In a year where comedy shows gain an unexpected strong showing, somehow a show about 3 cute girls and their pass-timer club emerges as one of the best comedies around. It helps that we were in for some trolling even before the series starts. Asobi Asobase is a prime example of a huge disparity between “what the shows are selling us” and “what it is actually about”, and for all the better of it. Asobi Asobase’s main source of humor comes from how it introduces the mundane situation, then escalates it and flips the situation over to the most absurd level, usually with the expense of our trio. The jokes often land due to how unpredictable and crass it can get, and it benefits from a bombastic chemistry between the trio, along with the rest of the cast. While all the jokes are built in an absurdist manner, Asobi Asobase makes it ten times better with all the crazy reaction shots from the girls. The degraded reactions consistently betray their first cute appearance, making it super hilarious in the delivery. Admittedly, some gags are weaker the others and sometimes it can cross the line between crassly enjoyable and mean-spiritedness (the portrayal of Olivia’s brother nerdiness for example) but that’s the thing because Asobi Asobase is excel at taking us outside of the comfort zone that CGDCT genre often doesn’t dare to try.
4. Thunderbolt Fantasy 2
If anyone has been familiar with the first season of Thunderbolt Fantasy, you’d find yourself a lot to enjoy in this second installment. Served as a sequel, but not a direct continuation to the first, viewers don’t need the knowledge of the original in order to enjoy this ride. Thunderbolt 2 carries many trademarks that make this show such an install success since it came out: the puppetry technique makes it an unique viewing experience amongst anime fandom; the larger the life characters whose characters are the central protagonist in their own stories; the camp value of cheesy lines and back-and-forth conversations; and the somewhat unpredictableness of the plot. It serves as an entertaining and engaging ride on its own right, but to be fair, it’s pale compared to the freshness of the first season. Witty, refreshing, never take itself seriously and always have the right amount of campiness and flashiness, puppets are here to stay.
3. Mahou Shoujo Revue Starlight
Revue Starlight is inspired by the visual motifs from Ikuhara’s works (which comes as no surprise given the director Tomohiro Furukawa worked with Ikuhara during Penguindrum) and it has some of the best visual storytelling this year has to offer. Apart from the stage duels that have a lot of interesting shot angles and well-choreographed battle sequences, I am even more impressed when it comes to the show’s mundane slice of life part. It’s one of the rare shows where the visual is expertly crafted so that even if you turn off the audio and subtitles, just looking at what unfolds on-screen will give you a good idea of the context. As Revue Starlight is a multimedia project between an anime and a musical stage, the music also serves as another strength to this show. Moreover, the narrative also revolves around stage and is constructed like one. The cast is diverse and while I feel that some of them aren’t used to their full potential, there is still some solid chemistry and some gripping drama to enjoy. The Banana Arc stands out for me in that regard.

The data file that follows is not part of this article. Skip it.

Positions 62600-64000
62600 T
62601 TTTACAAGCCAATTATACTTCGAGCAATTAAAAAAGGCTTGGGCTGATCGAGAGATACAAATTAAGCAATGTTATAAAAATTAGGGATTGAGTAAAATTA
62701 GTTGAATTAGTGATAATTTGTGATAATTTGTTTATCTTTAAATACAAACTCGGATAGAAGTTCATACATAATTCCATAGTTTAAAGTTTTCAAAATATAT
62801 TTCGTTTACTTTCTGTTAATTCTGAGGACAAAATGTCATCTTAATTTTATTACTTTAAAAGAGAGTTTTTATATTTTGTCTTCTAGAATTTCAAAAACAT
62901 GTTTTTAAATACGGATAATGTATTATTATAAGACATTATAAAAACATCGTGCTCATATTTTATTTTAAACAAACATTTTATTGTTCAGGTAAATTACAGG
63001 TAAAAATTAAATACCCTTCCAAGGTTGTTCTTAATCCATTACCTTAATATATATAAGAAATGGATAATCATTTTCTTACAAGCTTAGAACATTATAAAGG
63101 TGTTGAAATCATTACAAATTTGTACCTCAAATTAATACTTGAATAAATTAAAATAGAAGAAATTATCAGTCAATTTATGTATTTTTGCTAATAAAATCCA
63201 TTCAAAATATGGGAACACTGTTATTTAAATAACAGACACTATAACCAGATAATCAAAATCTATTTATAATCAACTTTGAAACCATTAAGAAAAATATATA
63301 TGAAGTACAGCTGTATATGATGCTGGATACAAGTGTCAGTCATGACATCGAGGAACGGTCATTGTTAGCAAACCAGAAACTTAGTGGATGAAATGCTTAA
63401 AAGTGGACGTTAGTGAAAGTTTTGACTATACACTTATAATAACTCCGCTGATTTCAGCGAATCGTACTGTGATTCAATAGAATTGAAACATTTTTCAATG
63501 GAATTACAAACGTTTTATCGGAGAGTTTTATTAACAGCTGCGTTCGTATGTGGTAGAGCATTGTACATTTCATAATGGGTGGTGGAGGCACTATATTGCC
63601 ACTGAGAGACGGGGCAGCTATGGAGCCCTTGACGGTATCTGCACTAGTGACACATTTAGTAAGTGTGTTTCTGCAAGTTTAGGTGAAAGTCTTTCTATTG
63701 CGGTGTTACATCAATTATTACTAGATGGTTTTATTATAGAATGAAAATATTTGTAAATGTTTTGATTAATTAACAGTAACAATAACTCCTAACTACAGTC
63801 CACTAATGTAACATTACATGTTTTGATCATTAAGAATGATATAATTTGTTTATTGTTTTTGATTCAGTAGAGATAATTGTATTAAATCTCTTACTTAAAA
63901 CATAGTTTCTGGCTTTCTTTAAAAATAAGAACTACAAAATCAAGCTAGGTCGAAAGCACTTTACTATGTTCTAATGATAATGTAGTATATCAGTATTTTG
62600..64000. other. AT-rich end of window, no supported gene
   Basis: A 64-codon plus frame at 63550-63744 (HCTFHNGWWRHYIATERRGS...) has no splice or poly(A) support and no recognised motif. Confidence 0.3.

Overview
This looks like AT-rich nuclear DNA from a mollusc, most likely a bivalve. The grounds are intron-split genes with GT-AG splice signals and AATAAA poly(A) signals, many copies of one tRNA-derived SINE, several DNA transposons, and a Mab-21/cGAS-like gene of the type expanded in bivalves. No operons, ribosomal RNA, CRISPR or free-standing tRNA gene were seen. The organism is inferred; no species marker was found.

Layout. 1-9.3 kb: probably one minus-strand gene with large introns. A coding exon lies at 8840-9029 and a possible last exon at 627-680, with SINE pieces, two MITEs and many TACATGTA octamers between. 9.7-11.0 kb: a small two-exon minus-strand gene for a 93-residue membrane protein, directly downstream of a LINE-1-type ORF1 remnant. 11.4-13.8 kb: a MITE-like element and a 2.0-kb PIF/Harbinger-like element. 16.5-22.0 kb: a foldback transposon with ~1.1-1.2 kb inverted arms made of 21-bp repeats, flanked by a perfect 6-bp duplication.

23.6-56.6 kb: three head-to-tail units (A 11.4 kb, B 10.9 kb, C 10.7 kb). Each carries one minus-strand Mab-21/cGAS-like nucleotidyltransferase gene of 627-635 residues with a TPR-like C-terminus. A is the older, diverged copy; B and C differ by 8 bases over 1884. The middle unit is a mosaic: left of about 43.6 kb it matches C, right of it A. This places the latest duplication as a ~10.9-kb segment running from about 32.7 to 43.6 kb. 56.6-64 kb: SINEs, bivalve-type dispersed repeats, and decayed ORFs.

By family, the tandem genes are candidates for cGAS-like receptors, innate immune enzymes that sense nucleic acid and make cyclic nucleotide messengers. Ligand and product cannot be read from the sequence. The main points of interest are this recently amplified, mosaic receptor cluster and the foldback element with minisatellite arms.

In the same spirits with Revue Starlight above, Gridman is a bold anime with an eye for visual execution. GRIDMAN is a show of two halves, one half implies more “Anno’s school” of static, lingering shots, the other it goes all out with dynamic climax battle scenes. The lingering approach gives the audience an offbeat and surreal sense, that what happening on-screen isn’t necessarily real, which in turn fits neatly to the reveal later on. What I’m impressed the most about its visual framing however, is how it uses the distance between the characters to enhance their chemistry or depict the characters’ state of mind. Sequences where Rikka and Shou hole up in their own misery after Gridman’s defeat through the smart use of mirror reflection, or the moments where Akane jumps off the crane in episode 9. While personally I’m never that fond of Trigger’s narrative nonsense, this show is up there as my favorite Trigger show and could very well be their best.
1. Koi wa Ameagari no You ni
After the Rain is a show that, despite its tricky premise of a teenage girl falling in love with a much older man, succeeds in drawing a fine line between romance and drama, and boasts two of the most intimately portrayed anime characters in years. It is nuanced and thoughtful in its depiction of two adrift individuals who find connection to each other, not through romance, but in how their bond helps them rediscover their passion in life. Akira’s inner feelings of first crush are smartly conveyed through terrific visual storytelling, and Kondou’s monologues emphasises on reflections of lost opportunity. Moreover, Akira and Kondou’s chemistry is solid enough that everytime they share their screen together they bounce off to create something special. The visual touch-up that Studio Wit polished on previous projects does a magnificent job in this show, and every single shot is handled with nuance and attention to detail. This solid material is further elevated by the understated and strong visual storytelling, standout color palette and one of the best soundtracks in recent years. While I’d love for the conclusion to be more impactful, this show remains one of the most intimate, sensitive – and ultimately – complex portrayals of bonding, and human relationships. After the Rain is pretty much excellent as a whole package.